Transcript of a Teleconference Call on Euro Area Policies with Michael Deppler, Director, European Department, IMF

August 3, 2004

Transcript of a Teleconference Call on Euro Area Policies
with Michael Deppler, Director, European Department
International Monetary Fund
Tuesday, August 3, 2004

MS. LOTZE: Thank you very much. Good morning and welcome to this conference call on the euro area policies. I'm Conny Lotze of the IMF's External Relations Department, and with me are Mr. Michael Deppler, Director of the IMF's European Department and Mission Chief to the euro area, and Mr. Albert Jaeger, Chief of the EU Policies Division in the European Department.

You have had an opportunity to look at the staff report, the Selected Issues Papers, and the Public Information Notice. This call is on the record, but with all the documents, it's embargoed until 10:00 a.m. Washington time, which is 1400 GMT.

Mr. Deppler will make a few opening remarks before we turn to your questions. Thank you. Mr. Deppler?

MR. DEPPLER: Thank you, Conny, and good morning, everybody. I'll just run over briefly some of the main points in the report and then open it for questions.

The first point is that basically a recovery is in the works but, in the staff's view, not yet in the bag, if I may put it that way. Clearly, there's a strong growth spurt that's coming mainly from external forces—trade with the U.S. and East Asia, in particular.

As a result of this, the forecast for GDP has been raised from what it was in the WEO in April of this year, where it was one and three-quarters percent, and we're now at 2 percent. However, as I said, it's not in the bag because we remain concerned about the pace of domestic demand.

In particular, consumption remains fairly weak throughout the region, especially in Germany. In terms of the prospect of the recovery, we are concerned about a lagging employment response. As you know, employment lagged in the U.S. recovery, and we have concerns that the same will happen in the euro area. So from our point of view, this recovery will be in the bag only once we see a sustained pickup in the labor market and domestic demand.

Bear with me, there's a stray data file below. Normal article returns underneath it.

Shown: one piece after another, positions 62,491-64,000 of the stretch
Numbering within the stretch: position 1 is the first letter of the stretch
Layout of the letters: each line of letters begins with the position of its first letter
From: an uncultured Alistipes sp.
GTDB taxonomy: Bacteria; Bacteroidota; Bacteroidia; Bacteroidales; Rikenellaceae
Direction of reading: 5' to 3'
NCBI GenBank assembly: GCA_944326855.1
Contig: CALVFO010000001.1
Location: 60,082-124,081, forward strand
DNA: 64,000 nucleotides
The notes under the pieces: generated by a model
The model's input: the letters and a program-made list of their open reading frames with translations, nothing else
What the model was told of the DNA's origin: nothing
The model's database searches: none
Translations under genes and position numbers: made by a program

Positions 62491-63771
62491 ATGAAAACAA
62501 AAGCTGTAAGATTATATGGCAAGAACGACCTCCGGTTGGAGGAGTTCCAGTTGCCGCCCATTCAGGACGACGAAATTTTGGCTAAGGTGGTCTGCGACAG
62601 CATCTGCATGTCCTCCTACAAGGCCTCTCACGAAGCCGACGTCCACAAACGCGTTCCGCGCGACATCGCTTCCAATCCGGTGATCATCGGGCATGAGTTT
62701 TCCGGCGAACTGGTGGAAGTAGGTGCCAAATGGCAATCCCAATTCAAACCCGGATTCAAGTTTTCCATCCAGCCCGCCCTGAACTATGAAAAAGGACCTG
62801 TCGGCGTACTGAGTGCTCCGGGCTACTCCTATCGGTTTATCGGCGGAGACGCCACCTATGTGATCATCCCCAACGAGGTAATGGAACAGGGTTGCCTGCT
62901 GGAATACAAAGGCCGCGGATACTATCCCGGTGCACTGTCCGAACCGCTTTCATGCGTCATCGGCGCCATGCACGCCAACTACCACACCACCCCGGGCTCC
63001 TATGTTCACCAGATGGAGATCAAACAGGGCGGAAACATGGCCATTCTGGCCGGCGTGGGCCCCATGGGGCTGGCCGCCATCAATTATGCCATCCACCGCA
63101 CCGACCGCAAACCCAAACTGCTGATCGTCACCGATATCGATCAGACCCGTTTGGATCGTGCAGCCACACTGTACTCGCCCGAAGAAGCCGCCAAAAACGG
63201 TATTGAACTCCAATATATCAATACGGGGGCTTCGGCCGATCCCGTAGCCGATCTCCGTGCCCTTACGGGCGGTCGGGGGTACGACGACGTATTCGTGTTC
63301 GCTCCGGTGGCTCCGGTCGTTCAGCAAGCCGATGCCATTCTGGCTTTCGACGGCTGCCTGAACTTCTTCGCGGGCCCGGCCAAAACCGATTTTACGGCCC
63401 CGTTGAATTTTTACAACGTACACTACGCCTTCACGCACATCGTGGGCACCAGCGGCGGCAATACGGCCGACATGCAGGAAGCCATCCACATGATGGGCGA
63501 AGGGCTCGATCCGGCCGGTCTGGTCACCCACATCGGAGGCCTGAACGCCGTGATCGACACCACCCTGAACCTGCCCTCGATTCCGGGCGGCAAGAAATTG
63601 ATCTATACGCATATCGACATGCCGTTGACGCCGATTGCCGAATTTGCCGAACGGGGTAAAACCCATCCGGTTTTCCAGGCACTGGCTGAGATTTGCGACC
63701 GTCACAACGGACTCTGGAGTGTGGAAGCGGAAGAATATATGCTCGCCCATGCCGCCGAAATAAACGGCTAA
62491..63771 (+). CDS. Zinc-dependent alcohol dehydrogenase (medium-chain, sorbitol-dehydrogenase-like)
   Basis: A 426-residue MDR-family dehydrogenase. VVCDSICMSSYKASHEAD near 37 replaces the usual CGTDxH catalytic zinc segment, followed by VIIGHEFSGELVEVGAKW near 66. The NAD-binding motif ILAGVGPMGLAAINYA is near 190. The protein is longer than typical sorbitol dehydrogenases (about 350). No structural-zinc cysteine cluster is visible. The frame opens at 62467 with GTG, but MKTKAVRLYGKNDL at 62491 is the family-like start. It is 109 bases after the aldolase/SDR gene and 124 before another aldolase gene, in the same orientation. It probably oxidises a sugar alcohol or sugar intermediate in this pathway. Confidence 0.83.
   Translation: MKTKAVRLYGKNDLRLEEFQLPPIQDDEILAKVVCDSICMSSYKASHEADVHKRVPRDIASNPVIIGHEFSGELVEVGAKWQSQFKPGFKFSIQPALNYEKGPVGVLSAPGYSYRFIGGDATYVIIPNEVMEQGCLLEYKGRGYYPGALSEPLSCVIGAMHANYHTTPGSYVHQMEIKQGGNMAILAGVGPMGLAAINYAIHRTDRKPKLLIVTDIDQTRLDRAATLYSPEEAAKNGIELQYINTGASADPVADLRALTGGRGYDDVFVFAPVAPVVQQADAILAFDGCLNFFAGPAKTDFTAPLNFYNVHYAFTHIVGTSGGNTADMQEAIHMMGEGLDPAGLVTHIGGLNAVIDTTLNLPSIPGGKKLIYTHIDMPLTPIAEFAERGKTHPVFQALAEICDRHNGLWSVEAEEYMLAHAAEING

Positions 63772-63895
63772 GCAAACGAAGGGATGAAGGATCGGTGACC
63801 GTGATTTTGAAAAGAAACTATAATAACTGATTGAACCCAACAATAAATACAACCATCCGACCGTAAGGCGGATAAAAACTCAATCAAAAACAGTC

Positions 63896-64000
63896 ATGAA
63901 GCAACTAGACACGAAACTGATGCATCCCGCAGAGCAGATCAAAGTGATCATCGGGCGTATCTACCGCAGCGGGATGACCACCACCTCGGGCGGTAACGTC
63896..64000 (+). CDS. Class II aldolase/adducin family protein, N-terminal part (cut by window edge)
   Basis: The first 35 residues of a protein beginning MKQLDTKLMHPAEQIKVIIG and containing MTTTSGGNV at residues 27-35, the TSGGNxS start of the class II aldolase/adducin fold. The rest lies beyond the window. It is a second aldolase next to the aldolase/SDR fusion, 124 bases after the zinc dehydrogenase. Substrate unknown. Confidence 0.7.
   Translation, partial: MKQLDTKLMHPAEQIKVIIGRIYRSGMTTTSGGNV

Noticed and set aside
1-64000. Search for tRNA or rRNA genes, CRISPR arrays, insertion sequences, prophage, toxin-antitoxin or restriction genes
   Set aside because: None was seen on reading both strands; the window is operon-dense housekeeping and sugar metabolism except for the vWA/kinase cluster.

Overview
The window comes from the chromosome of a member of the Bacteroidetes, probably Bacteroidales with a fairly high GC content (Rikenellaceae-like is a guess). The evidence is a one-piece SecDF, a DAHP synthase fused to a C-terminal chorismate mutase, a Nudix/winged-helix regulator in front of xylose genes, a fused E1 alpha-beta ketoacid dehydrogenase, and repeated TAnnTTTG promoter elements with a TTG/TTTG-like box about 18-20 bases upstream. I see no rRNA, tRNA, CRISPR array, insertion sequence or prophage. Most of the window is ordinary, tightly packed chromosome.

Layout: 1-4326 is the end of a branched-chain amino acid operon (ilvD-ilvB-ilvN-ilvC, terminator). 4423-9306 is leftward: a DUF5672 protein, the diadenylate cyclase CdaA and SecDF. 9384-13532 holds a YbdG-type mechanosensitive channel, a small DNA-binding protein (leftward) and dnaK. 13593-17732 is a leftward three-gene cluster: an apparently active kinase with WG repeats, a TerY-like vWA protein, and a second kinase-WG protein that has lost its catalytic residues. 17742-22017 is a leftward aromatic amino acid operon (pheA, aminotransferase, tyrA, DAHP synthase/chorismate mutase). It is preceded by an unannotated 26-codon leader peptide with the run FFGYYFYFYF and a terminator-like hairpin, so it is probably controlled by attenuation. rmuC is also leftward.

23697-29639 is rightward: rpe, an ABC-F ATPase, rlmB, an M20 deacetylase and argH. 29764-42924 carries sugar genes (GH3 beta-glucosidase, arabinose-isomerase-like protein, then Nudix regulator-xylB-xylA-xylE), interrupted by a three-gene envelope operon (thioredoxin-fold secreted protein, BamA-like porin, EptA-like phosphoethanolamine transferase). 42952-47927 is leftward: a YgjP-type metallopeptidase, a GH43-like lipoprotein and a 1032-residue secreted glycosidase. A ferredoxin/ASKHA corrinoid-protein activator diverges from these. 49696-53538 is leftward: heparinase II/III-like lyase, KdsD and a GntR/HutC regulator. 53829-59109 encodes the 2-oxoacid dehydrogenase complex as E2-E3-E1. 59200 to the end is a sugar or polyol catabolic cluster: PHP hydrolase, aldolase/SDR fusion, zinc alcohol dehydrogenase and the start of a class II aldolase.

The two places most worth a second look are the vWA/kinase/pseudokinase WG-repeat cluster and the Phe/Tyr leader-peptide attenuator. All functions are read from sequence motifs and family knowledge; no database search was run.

Inflation is above the target, but the medium-term outlook is benign. Basically, we see inflation falling below two percent in the medium term. For that reason, while we think that monetary policy needs to watch out for possible second-round effects from oil price increases in particular, it also needs to be mindful of giving growth a chance. We don't see any risks on wages for the time being, and the performance of inflation during upturns in the euro area is more benign than it is during downturns. So we remain fairly comfortable about the inflation outlook and, hence, the stance of monetary policy going forward.

Turning to fiscal policy, the basic view is that the SGP is certainly alive, but it also needs rejuvenation. In this regard, everybody agrees that the SGP is a good anchor for policy for the euro area as a whole and for many of the countries, the smaller countries in particular. And it is therefore very important to restore the credibility of this anchor for fiscal policy conduct.

At the same time there is considerable agreement that there are some changes needed, some rejuvenation would be in order. First, to focus more on sustainability questions, debt questions essentially, so as to provide a better economic underpinning for this fiscal policy framework. Also, another concern is to make sure that there are instruments there to maintain fiscal consolidation in the upswing. We are very concerned that during this upswing, as in past upswings, governments will essentially revert back to procyclical policies and use windfall revenue gains to make permanent tax cuts. This is a mistake that has been made too often and in too many places and needs to be avoided in the future.

Finally, on fiscal policy, in terms of the SGP, when countries breach the 3-percent limit established by the Maastricht Treaty, it's important that the procedures be adjusted to be able to distinguish between those breaches that are due to bad policies and those breaches that are due to an adverse economic environment. This is a basic step that needs to be made to make the implementation of the pact more realistic in the future.

Clearly the main issue on the mind of the staff and of the Board is the importance of sustaining and raising longer-term growth, essentially by accelerating structural reforms. This is key because labor utilization in Europe has been declining for 30 years and is likely to get worse given the demographic outlook for Europe.

Secondly, the fiscal and intergenerational burdens of aging populations are going to make the matter worse.